31. Venice Traffic Circle and the Lost Canals
Grand and Windward avenues, Venice

Traffic circles, or "roundabouts" as they're known in Britain, are not a common sight in the US, much less Los Angeles, though a dozen or so are known to exist here (more in a future post). So what up with this one? This part of Venice was part of Abbot Kinney's original "Venice of America," replete with its own canals. But unlike their Italian counterpart, these canals were not physically connected to the ocean, and the water had gone stagnant and kinda gross. By the 1920s, the Venice city infrastructure was falling apart (which meant little resources or political will to maintain the canals), and the automobile had started to conquer the streets of the Southland. So they were filled in circa 1929. The CicLAvia course on Grand Avenue was once the Grand Canal, and the traffic circle was formerly the location of a large saltwater swimming lagoon. The surviving canals, located south of Venice Blvd, were built by a different developer a couple years after Kinney's canals opened.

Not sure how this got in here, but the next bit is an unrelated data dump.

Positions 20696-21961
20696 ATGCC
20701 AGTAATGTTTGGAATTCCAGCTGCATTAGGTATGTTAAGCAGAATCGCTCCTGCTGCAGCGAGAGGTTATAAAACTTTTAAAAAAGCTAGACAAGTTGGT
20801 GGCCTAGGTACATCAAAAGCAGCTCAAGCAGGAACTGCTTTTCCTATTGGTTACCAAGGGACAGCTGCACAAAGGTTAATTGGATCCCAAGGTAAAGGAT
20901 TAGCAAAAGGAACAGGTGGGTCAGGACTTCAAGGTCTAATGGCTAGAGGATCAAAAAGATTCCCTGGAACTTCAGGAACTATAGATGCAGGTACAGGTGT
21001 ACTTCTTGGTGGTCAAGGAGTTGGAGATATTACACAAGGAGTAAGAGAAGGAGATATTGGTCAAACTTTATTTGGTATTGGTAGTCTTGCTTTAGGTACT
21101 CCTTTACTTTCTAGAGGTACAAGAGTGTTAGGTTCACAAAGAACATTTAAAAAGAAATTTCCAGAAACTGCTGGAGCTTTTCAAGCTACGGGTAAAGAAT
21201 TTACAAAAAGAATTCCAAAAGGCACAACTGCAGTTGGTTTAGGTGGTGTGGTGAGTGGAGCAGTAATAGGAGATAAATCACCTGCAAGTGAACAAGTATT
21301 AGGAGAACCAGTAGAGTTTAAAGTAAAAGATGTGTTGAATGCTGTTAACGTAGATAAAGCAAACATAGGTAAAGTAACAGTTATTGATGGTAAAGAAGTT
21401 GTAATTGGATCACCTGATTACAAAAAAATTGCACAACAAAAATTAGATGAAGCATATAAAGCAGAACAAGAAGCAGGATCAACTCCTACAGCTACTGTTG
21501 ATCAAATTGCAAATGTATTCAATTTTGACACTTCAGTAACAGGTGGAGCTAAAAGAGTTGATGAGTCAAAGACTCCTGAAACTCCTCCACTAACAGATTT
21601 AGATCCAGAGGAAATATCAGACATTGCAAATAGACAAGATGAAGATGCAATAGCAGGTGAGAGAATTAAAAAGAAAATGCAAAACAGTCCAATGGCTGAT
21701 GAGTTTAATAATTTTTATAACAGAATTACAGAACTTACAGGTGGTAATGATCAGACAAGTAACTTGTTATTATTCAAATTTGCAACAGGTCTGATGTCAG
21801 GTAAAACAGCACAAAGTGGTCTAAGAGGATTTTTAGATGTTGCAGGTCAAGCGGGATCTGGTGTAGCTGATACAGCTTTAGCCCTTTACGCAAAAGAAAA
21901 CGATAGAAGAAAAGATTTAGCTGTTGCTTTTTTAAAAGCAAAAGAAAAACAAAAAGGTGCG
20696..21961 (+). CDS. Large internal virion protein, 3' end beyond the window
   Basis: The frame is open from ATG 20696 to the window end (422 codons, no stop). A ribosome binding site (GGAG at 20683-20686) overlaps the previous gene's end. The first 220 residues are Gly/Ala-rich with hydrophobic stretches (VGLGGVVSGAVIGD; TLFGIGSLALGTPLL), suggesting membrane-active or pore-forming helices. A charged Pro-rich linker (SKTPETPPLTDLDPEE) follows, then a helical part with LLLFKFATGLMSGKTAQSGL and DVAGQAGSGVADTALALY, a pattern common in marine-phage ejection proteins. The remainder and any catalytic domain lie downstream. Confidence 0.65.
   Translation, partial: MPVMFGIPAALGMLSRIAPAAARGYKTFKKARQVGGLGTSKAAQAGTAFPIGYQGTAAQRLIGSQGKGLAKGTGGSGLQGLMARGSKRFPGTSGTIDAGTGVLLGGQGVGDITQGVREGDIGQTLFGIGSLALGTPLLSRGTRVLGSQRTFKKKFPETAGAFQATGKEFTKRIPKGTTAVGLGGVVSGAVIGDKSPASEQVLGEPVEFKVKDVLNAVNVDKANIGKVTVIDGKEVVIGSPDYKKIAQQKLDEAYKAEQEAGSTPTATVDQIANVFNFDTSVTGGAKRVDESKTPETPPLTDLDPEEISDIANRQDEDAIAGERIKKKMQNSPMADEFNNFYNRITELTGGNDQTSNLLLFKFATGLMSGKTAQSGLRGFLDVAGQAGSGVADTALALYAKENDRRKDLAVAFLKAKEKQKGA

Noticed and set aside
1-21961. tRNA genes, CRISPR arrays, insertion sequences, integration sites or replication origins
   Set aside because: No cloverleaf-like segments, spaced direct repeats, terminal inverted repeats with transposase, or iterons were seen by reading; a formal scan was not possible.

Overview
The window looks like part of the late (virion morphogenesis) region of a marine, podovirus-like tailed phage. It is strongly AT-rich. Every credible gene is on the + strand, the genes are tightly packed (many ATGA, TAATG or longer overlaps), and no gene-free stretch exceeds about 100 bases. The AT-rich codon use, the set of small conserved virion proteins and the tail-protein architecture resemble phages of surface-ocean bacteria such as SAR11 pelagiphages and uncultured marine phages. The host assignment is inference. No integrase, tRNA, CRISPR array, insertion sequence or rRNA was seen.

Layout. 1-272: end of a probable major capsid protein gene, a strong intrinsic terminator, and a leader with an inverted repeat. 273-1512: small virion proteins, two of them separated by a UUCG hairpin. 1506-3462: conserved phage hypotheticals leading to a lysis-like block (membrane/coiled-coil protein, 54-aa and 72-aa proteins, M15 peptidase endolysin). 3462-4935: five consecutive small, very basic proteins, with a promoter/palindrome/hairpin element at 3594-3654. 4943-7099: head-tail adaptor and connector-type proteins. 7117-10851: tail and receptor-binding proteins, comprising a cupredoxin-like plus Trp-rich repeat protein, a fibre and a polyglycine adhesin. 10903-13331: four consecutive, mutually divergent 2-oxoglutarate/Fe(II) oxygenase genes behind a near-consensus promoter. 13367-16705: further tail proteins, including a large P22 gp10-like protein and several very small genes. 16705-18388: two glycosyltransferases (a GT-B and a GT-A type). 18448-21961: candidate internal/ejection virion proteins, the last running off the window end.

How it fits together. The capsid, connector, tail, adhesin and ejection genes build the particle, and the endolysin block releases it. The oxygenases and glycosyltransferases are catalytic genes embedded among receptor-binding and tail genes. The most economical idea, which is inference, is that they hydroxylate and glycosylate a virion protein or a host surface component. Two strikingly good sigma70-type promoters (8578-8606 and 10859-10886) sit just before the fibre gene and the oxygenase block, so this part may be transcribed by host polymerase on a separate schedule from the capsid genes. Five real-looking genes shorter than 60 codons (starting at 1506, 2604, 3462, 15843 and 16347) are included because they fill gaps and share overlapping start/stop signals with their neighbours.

32. Windward Hotel/Pacific Electric Station
Windward and Pacific avenues, Venice

The Windward Hotel, now a traveler's hostel, is not only the oldest hotel building in Venice, but its eastern ground floor entrance also functioned as Venice's Pacific Electric station. For the first half of the 20th Century, Venice was a popular western destination for the Red Cars, and the preferred way to go. North of Windward Way, there was no Pacific Avenue, but a dedicated "Trolleyway" for the Red Cars. When passengers disembarked at the Venice station before 1929, they were treated to an awe-inspiring view of the large lagoon (now the traffic circle) and canals just across the street, welcoming them to Venice of America. Now, for CicLAvia, when you arrive here, use your imagination and pretend to be transported back to a time when you didn't need cars to get around. On this day, it won't be that hard.

To download and print a copy of this tour guide or send to your unspecified tablet computing device to take with you on your ride on Sunday, please click here! (Go to File -> Print (PDF) in the Google Docs window)


Anonymous said...

Hey Militant will you be participating in cicLAvia?
If so, I'd like to buy you a beer good sir

Maggie said...

Love, love, love this post!

I remember the Helms trucks as being blue and yellow, not blue and white.

Militant Angeleno said...

Maggie: Yes, they were blue and yellow. That's what happens when The Militant blogs at 6 a.m. and still hasn't gone to sleep... Will correct it, thanks.

Militant Angeleno said...

Anonymous: The Militant NEVER misses a CicLAvia. Look for him crossing the Venice/National intersection at approximately 12:07 p.m...along with about 73 other people at that moment. B>

angel said...

I just love these posts. I get totally lost in the history of our City. Thanks again. :-)

David Bao said...

Amazing post! I initially found your blog a week or so ago, and I want to subscribe to your RSS feed.